Lauren Frayer Lauren Frayer is NPR's international correspondent based in Mumbai, India.
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Lauren Frayer

Lauren Frayer

International Correspondent, Mumbai, India

Lauren Frayer covers India for NPR News. In June 2018, she opened a new NPR bureau in India's biggest city, its financial center, and the heart of Bollywood—Mumbai.

Before moving to India, Lauren was a regular freelance contributor to NPR for seven years, based in Madrid. During that time, she substituted for NPR bureau chiefs in Seoul, London, Istanbul, Islamabad, and Jerusalem. She also served as a guest host of Weekend Edition Sunday.

In Europe, Lauren chronicled the economic crisis in Spain & Portugal, where youth unemployment spiked above 50%. She profiled a Portuguese opera singer-turned protest leader, and a 90-year-old survivor of the Spanish Civil War, exhuming her father's remains from a 1930s-era mass grave. From Paris, Lauren reported live on NPR's Morning Edition, as French police moved in on the Charlie Hebdo terror suspects. In the fall of 2015, Lauren spent nearly two months covering the flow of migrants & refugees across Hungary & the Balkans – and profiled a Syrian rapper among them. She interviewed a Holocaust survivor who owed his life to one kind stranger, and managed to get a rare interview with the Dutch far-right leader Geert Wilders – by sticking her microphone between his bodyguards in the Hague.

Farther afield, she introduced NPR listeners to a Pakistani TV evangelist, a Palestinian surfer girl in Gaza, and K-pop performers campaigning in South Korea's presidential election.

Lauren has also contributed to The New York Times, the Los Angeles Times, and the BBC.

Her international career began in the Middle East, where she was an editor on the Associated Press' Middle East regional desk in Cairo, and covered the 2006 Israel-Hezbollah war in Syria and southern Lebanon. In 2007, she spent a year embedded with U.S. troops in Iraq, an assignment for which the AP nominated her and her colleagues for a Pulitzer Prize.

On a break from journalism, Lauren drove a Land Rover across Africa for a year, from Cairo to Cape Town, sleeping in a tent on the car's roof. She once made the front page of a Pakistani newspaper, simply for being a woman commuting to work in Islamabad on a bicycle.

Born and raised in a suburb of New York City, Lauren holds a bachelor's degree in philosophy from The College of William & Mary in Virginia. She speaks Spanish, Portuguese, rusty French and Arabic, and is now learning Hindi.

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Security personnel stand guard at St. Anthony's Church on April 24 in Colombo, Sri Lanka. The church was among three targeted in this year's Easter Sunday attacks. Atul Loke/Getty Images hide caption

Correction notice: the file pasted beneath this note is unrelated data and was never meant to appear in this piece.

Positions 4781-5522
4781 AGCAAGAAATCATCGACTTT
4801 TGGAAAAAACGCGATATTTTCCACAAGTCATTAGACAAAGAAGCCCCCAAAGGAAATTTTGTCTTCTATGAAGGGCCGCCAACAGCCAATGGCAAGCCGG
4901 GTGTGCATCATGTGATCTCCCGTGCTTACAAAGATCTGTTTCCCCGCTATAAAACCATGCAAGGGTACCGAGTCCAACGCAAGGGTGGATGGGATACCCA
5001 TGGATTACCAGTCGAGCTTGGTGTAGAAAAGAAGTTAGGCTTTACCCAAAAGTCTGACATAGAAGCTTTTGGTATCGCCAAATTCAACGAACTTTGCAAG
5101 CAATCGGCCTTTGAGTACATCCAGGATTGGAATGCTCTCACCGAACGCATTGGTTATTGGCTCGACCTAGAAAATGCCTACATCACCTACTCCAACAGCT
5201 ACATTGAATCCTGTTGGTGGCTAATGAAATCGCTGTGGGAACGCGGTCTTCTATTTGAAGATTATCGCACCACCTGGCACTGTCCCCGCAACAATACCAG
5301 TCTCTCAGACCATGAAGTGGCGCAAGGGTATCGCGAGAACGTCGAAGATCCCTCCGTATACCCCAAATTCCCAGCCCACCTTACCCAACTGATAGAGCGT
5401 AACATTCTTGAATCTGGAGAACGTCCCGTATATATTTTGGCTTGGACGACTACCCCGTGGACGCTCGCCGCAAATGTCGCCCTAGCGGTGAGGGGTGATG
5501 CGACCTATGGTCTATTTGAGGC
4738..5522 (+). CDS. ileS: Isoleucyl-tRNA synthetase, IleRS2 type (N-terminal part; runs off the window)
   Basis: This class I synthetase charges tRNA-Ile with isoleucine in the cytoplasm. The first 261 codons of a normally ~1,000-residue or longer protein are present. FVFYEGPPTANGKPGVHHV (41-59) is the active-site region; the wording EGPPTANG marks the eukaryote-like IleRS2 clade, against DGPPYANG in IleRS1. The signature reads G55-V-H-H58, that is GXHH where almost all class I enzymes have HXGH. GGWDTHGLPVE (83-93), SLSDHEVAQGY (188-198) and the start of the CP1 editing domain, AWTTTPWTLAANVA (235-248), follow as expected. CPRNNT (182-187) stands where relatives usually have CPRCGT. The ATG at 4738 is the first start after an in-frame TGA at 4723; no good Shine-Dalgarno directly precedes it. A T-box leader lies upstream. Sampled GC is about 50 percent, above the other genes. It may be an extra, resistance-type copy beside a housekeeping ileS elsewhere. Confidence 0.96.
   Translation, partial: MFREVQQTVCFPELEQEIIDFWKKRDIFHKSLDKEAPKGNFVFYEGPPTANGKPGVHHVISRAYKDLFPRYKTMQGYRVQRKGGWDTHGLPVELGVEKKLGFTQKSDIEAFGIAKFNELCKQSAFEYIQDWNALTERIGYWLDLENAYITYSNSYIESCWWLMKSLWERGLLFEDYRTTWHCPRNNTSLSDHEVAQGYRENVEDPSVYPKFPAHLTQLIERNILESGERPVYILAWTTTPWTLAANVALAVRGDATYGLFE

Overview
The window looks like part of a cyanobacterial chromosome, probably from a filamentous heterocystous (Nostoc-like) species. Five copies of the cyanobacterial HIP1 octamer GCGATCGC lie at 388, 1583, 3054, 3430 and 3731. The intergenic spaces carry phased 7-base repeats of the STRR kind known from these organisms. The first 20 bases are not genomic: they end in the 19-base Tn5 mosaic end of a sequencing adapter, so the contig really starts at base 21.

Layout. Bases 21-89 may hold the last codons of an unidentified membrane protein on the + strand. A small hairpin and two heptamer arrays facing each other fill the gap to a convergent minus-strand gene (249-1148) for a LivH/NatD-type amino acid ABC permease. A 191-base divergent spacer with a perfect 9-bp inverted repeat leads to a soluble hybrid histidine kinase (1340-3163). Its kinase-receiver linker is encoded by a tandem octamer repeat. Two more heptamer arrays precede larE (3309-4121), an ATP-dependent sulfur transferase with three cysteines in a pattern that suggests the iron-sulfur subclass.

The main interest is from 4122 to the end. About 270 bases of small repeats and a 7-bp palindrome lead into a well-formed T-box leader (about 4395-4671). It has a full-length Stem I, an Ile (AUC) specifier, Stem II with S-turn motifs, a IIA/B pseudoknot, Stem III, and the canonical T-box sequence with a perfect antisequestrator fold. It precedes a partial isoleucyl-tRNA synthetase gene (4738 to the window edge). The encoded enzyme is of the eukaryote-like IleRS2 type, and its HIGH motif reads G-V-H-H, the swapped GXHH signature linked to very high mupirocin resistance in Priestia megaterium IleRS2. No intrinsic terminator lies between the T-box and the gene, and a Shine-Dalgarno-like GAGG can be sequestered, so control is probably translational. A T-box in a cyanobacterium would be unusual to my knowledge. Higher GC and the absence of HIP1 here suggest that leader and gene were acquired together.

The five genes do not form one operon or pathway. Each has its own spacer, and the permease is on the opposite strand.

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Before Sri Lanka's Easter Attacks, Muslims' Warnings About Terrorism Went Unheeded

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Protests After Indian Lawmakers Pass Citizenship Bill

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New Controversial Law In India Uses Religion As A Criteria For Citizenship

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43 People Die In Factory Fire In Old Quarter Of New Delhi

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His Warning Could Have Stopped Sri Lanka Easter Attack. Now He Lies In The Hospital

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People celebrate after police shot dead four detained gang-rape and murder suspects in Shadnagar, near Hyderabad, India, on Friday. Sam Panthaky/AFP via Getty Images hide caption

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Men Accused Of Gang Rape And Murder Killed In Police Custody In India

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Protests Erupt In India After Alleged Rape And Killing Of A Female Veterinarian

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Ilagan Udaya Kumari (from left), 50, whose husband went missing; Analaxmi Ariaratnam, 70, whose son disappeared; and Sangara Pilay Vanalogini, 53, whose son went missing. Mothers and other relatives of some of the tens of thousands of people who disappeared in Sri Lanka's 26-year civil war have been protesting in Vavuniya, Sri Lanka, to raise awareness of their plight. Lauren Frayer/NPR hide caption

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Sri Lanka's Front-Runner Strikes Fear Among Tamils Who Blame Him For Disappearances

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Sri Lanka's Civil War Still Vivid As Voters Head To Polls For Presidential Election

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Flanked by Buddhist monks, the Dalai Lama, 84, greets visitors in September at a prayer ceremony at his monastery in Dharamsala, India. NPR hide caption

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Who Will Decide On The Dalai Lama's Successor — His Supporters Or Beijing?

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A woman rolls tobacco inside a tendu leaf to make a beedi cigarette at her home in Kannauj, Uttar Pradesh, India, on Wednesday, June 3, 2015. India's smokers favor cheaper options such as chewing and leaf-wrapped tobacco over cigarettes. Udit Kulshrestha/Bloomberg/Getty Images hide caption

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India Banned E-Cigarettes — But Beedis And Chewing Tobacco Remain Widespread

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Vaping Is Not Widespread In India But Other Forms Of Tobacco Are

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Indian spiritual and political leader Mohandas Gandhi circa 1935. Hulton Archive/Getty Images hide caption

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Gandhi Is Deeply Revered, But His Attitudes On Race And Sex Are Under Scrutiny

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